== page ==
Dr Adrian Treloar writes that the care we offer the most vulnerable is one way in which we can judge a society

People are living longer and thus the risk of developing some form of dementia in old age is increasing. Put like this, the future for elderly people is gloomy. The media doesn’t help, feeding us with sad stories of decline and the consequent stress it imposes on carers.

But it doesn’t have to be like this. Indeed, I was heartened recently in reading Dementia: Hope on a Difficult Journey, by Dr Adrian Treloar (Redemptorist Publications). Dr Treloar, a consultant and senior lecturer in old-age psychiatry, is also a Catholic and writes “from that perspective”. Nonetheless, he would like his book to offer help to readers of other faiths.

Why did he choose to specialise in old-age psychiatry? He explains that he was a GP before moving into this field, adding that “seeing what can be done for people with dementia, while also seeing how poor and inadequate care was often the reality, was a strong motivation.”

Intrigued by his comment that “We are ourselves dignified by the care that we offer to the sick”, I ask him to expand. Dr Treloar believes that “the care which we offer to the most vulnerable members of a society is one way in which we can judge that society.”

In his book, he reminds us that “Carers need support too.” What, I ask, can be done to help the current army of carers who are struggling on their own? He is clear that “Carers do a huge amount and, as a result of what they do and experience, they have their own set of needs. Support can come from statutory requirements for carers’ assessments and other statutory support.” He emphasises: “We all have responsibilities to do what we can to help others in the vital work they do.”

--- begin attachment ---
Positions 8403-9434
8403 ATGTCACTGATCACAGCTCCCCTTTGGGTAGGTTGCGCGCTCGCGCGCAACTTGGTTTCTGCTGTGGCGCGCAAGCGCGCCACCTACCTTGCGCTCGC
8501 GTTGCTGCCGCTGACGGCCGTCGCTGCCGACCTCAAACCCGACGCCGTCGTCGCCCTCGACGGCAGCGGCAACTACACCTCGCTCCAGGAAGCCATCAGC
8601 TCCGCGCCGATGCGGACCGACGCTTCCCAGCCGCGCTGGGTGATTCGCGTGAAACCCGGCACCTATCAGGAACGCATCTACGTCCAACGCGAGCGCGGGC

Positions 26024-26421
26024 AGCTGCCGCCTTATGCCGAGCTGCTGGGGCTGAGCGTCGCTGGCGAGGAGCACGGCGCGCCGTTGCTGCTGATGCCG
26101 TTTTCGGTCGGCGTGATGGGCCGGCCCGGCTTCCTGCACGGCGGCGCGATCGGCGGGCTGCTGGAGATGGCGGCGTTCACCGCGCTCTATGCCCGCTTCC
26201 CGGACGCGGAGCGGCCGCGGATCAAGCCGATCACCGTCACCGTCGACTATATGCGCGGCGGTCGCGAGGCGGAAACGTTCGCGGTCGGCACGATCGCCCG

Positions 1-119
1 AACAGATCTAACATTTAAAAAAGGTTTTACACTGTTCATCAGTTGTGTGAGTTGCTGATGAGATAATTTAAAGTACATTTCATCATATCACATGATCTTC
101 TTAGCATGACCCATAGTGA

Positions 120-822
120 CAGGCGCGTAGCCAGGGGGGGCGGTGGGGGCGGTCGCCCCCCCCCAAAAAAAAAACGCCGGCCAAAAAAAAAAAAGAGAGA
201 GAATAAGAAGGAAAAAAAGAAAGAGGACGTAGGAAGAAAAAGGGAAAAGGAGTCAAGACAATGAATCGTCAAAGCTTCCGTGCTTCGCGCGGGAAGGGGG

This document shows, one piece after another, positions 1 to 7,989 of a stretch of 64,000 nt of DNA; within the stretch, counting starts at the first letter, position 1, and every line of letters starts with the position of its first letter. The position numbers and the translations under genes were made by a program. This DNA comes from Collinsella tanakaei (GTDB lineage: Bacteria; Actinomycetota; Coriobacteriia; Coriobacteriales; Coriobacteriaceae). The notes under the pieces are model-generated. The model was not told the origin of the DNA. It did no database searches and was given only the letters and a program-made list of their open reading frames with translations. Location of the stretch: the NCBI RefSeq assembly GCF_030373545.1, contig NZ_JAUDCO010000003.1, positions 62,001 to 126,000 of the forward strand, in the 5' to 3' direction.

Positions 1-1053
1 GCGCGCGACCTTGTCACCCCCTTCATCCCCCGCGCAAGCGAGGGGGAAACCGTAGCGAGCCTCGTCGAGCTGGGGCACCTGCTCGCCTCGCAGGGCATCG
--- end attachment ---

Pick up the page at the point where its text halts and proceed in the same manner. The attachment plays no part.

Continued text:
What does he mean by describing dementia as “not just a medical illness but a social and spiritual illness”? Dr Treloar reminds me that dementia “involves the whole person; it therefore affects the whole of what we are, our relationships and indeed our lives.”

In an arresting comment in his book, he states that “We are more than the abilities we have.” I ask him to give me an example of how this truth has been made evident to him in his work. He responds earnestly, “I have seen some wonderful examples of people with the greatest disability and most advanced dementia continuing to provide in extraordinary and wonderful ways for those who care for them.” He reflects, “Put another way, when a person finally dies, even though they had become so disabled, there is almost always a real gap left behind at their passing.”

Finally, having read of doctors and nurses being reprimanded for praying with patients, I wonder how he would respond if he felt that a patient might like him to pray with them, despite not having clear religious beliefs. Dr Treloar responds, “Generally as a doctor I would not do this. But if there was a specific request from a patient for prayers, then with great care, discussion and thought, it might be right to offer to remember that person in prayers. Most often, we would recommend that a priest or pastor see that person.” He emphasises that “there is clear and right guidance that we must never impose our beliefs in any way” but adds, “That said, it is also most unfortunate if, as a result of such caution, we do not in the end offer spiritual support to those who are dying of and with dementia.”